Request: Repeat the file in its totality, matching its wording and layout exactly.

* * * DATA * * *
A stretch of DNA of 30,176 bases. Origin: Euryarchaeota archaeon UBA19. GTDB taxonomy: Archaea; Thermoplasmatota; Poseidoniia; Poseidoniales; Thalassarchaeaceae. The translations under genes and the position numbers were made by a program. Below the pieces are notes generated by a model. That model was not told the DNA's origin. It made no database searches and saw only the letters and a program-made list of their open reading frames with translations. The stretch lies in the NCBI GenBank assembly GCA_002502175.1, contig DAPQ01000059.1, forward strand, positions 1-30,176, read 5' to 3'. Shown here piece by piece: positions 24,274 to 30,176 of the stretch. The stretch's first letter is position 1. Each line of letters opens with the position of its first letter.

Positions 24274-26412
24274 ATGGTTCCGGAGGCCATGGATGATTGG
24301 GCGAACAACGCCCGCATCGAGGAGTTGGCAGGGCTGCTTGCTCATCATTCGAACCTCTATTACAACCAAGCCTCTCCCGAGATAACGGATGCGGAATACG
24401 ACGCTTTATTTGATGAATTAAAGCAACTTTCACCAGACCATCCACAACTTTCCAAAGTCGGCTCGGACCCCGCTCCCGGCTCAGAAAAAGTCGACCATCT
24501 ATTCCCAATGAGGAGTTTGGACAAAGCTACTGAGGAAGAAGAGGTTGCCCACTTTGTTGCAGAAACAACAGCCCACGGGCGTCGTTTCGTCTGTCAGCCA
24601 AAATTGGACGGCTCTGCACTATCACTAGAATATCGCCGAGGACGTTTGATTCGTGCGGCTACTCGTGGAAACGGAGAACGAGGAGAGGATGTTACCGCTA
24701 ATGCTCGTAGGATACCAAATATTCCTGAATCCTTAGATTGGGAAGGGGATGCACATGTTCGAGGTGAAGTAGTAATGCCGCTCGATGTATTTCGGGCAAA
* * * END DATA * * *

A stretch of DNA of 30,176 bases. Origin: Euryarchaeota archaeon UBA19. GTDB taxonomy: Archaea; Thermoplasmatota; Poseidoniia; Poseidoniales; Thalassarchaeaceae. The translations under genes and the position numbers were made by a program. Below the pieces are notes generated by a model. That model was not told the DNA's origin. It made no database searches and saw only the letters and a program-made list of their open reading frames with translations. The stretch lies in the NCBI GenBank assembly GCA_002502175.1, contig DAPQ01000059.1, forward strand, positions 1-30,176, read 5' to 3'. Shown here piece by piece: positions 24,274 to 30,176 of the stretch. The stretch's first letter is position 1. Each line of letters opens with the position of its first letter.

Positions 24274-26412
24274 ATGGTTCCGGAGGCCATGGATGATTGG
24301 GCGAACAACGCCCGCATCGAGGAGTTGGCAGGGCTGCTTGCTCATCATTCGAACCTCTATTACAACCAAGCCTCTCCCGAGATAACGGATGCGGAATACG
24401 ACGCTTTATTTGATGAATTAAAGCAACTTTCACCAGACCATCCACAACTTTCCAAAGTCGGCTCGGACCCCGCTCCCGGCTCAGAAAAAGTCGACCATCT
24501 ATTCCCAATGAGGAGTTTGGACAAAGCTACTGAGGAAGAAGAGGTTGCCCACTTTGTTGCAGAAACAACAGCCCACGGGCGTCGTTTCGTCTGTCAGCCA
24601 AAATTGGACGGCTCTGCACTATCACTAGAATATCGCCGAGGACGTTTGATTCGTGCGGCTACTCGTGGAAACGGAGAACGAGGAGAGGATGTTACCGCTA
24701 ATGCTCGTAGGATACCAAATATTCCTGAATCCTTAGATTGGGAAGGGGATGCACATGTTCGAGGTGAAGTAGTAATGCCGCTCGATGTATTTCGGGCAAA